Initially, information technology bolstered these trends. Only large organizations were able to afford computer systems that could help them administer resources by tracking accounting, maintenance and human resources. However, with the rise of personal computing and the Internet, that began to change.
The New Age Of Platforms
While the first two industrial revolutions led to greater centralization, the information revolution has brought about massive decentralization. As computer systems became cheap and plentiful, even small firms could afford them. The Internet and mobile devices furthered this shift, driving down transaction costs for everyone, not just the big guys.
The impact of this change is hard to overstate. Today, anyone can wake up in the morning with an idea, design it on CAD software, create a prototype with a 3D printer, acquire financing through crowdfunding and market it on Google and Facebook. We’ve entered a new age of platforms, where what you own isn’t as important as what you can access.
And that’s created a profound change in how we need to compete. As former Citibank Chairman Walter Wriston explained in Bits, Bytes, and Balance Sheets, “The competition for the best information has replaced the competition for the best farmland and coal fields.”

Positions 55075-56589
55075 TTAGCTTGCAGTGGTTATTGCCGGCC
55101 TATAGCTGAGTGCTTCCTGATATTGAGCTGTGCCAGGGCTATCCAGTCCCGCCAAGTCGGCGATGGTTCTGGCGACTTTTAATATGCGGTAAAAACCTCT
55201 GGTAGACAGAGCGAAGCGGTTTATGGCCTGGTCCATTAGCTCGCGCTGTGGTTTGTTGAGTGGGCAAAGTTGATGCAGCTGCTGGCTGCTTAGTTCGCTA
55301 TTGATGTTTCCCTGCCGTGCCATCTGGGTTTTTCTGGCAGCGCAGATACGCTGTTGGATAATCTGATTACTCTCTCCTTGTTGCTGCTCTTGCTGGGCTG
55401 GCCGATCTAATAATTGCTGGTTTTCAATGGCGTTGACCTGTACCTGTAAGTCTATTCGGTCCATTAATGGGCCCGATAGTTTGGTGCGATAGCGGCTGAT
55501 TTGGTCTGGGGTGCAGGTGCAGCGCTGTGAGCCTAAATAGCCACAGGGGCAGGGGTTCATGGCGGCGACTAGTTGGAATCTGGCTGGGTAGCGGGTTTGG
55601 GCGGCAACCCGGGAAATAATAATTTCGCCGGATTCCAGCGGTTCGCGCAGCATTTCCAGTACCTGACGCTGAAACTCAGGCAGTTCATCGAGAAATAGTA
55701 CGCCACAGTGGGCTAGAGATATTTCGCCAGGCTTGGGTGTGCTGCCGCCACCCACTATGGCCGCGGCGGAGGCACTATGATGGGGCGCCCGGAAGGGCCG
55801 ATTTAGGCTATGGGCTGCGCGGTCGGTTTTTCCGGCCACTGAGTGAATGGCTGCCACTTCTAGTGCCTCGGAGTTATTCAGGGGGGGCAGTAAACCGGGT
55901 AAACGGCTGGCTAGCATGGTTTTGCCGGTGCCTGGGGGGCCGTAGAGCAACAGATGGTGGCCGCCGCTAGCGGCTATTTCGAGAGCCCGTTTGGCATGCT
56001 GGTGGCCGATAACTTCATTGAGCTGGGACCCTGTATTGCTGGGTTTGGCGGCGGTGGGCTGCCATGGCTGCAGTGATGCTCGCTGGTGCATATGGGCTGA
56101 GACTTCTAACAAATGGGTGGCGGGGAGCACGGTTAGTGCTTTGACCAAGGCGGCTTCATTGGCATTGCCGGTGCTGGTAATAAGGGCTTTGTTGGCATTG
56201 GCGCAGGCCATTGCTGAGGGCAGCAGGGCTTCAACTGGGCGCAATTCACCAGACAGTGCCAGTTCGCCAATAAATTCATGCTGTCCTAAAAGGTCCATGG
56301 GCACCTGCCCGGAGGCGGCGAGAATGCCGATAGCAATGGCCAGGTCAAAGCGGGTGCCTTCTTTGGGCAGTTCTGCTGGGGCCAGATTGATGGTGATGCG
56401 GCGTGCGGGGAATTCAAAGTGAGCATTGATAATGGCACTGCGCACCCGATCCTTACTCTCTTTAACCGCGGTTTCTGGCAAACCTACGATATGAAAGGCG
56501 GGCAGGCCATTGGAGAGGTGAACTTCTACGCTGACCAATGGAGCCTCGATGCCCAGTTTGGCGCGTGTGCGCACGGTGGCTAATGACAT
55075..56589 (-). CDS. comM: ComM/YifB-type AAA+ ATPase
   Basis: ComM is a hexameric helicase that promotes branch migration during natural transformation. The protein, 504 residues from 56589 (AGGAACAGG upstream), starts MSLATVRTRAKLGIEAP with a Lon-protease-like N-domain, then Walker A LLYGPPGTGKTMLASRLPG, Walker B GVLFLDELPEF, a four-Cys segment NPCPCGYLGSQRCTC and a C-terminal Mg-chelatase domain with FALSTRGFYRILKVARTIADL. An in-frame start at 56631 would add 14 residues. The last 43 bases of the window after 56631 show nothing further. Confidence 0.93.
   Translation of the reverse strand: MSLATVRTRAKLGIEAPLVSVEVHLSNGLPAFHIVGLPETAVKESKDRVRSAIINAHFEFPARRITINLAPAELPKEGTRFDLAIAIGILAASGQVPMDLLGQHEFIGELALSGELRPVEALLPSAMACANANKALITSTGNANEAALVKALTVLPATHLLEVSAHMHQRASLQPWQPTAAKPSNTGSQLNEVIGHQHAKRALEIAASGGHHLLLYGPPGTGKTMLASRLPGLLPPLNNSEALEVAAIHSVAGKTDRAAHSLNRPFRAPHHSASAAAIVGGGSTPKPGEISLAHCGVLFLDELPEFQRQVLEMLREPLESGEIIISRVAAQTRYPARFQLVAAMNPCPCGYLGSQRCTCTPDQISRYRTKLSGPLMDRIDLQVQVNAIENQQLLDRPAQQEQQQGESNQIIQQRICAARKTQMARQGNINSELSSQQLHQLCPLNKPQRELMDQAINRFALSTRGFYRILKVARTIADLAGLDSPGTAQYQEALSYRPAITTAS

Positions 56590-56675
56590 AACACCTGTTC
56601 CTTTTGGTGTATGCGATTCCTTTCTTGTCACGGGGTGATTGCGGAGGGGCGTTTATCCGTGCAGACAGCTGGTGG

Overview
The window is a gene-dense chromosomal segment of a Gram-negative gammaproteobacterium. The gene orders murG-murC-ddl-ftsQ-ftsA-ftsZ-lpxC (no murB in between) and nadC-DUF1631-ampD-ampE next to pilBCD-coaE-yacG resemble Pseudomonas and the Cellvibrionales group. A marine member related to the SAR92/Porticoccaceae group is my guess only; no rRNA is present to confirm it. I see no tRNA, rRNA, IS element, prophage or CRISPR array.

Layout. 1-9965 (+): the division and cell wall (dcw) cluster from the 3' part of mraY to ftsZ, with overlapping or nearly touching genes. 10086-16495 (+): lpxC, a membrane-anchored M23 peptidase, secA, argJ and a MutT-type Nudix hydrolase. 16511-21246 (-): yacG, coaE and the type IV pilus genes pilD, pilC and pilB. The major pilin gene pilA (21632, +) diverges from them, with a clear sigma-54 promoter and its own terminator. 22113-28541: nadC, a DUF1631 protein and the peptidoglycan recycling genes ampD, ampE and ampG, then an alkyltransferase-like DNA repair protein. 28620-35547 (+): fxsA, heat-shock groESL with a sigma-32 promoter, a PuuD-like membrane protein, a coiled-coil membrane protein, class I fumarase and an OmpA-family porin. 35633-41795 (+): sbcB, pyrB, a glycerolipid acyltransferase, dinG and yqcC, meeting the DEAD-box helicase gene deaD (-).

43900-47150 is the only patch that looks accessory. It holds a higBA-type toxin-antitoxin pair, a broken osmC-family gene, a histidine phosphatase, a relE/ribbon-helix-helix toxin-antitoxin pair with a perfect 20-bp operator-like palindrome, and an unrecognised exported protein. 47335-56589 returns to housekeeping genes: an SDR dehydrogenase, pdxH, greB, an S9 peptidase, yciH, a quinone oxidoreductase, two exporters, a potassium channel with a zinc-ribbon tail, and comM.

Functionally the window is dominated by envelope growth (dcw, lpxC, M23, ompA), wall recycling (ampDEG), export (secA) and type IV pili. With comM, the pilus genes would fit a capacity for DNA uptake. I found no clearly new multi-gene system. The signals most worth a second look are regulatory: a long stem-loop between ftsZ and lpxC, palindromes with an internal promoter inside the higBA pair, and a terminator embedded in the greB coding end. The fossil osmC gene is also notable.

Clearly, the end of the scale economy has had a profound impact on every aspect of life. In contrast to colonial times, wars today are more likely to be fought over ideology than territory and they are increasingly between states and non-state actors, rather than between rival nations.
The Last Domino
The transformation, however, is incomplete. There is still one resource that remains supremely important: energy. We still rely on digging fossil fuels out of the ground and competition for those resources remains contentious. To fuel the distributed information economy, we still depend on electricity from centralized power companies.
Yet that too is beginning to change, because technology is transforming energy as well. A recent report by McKinsey shows that, in many places, solar energy is already outperforming more traditional sources. Moreover, as we increasingly derive energy from algorithms rather than from fossil fuels, accelerating returns will continue to decrease costs exponentially.
We’re now seeing a shift from the distribution of centralized capabilities and resources to distributed capabilities and resources that are produced and accessed locally. The impact will be especially great in developing (and formerly colonized) countries like India where patchy electricity networks have been a serious impediment to investment and modernization.
In effect, energy is the last domino of the information age. While it’s hard to predict exactly what the energy revolution will bring, one thing is already abundantly clear: Over the next generation, power and influence will decouple from the ownership of resources (and associated rent seeking activity) and increasingly be tied to information and imagination.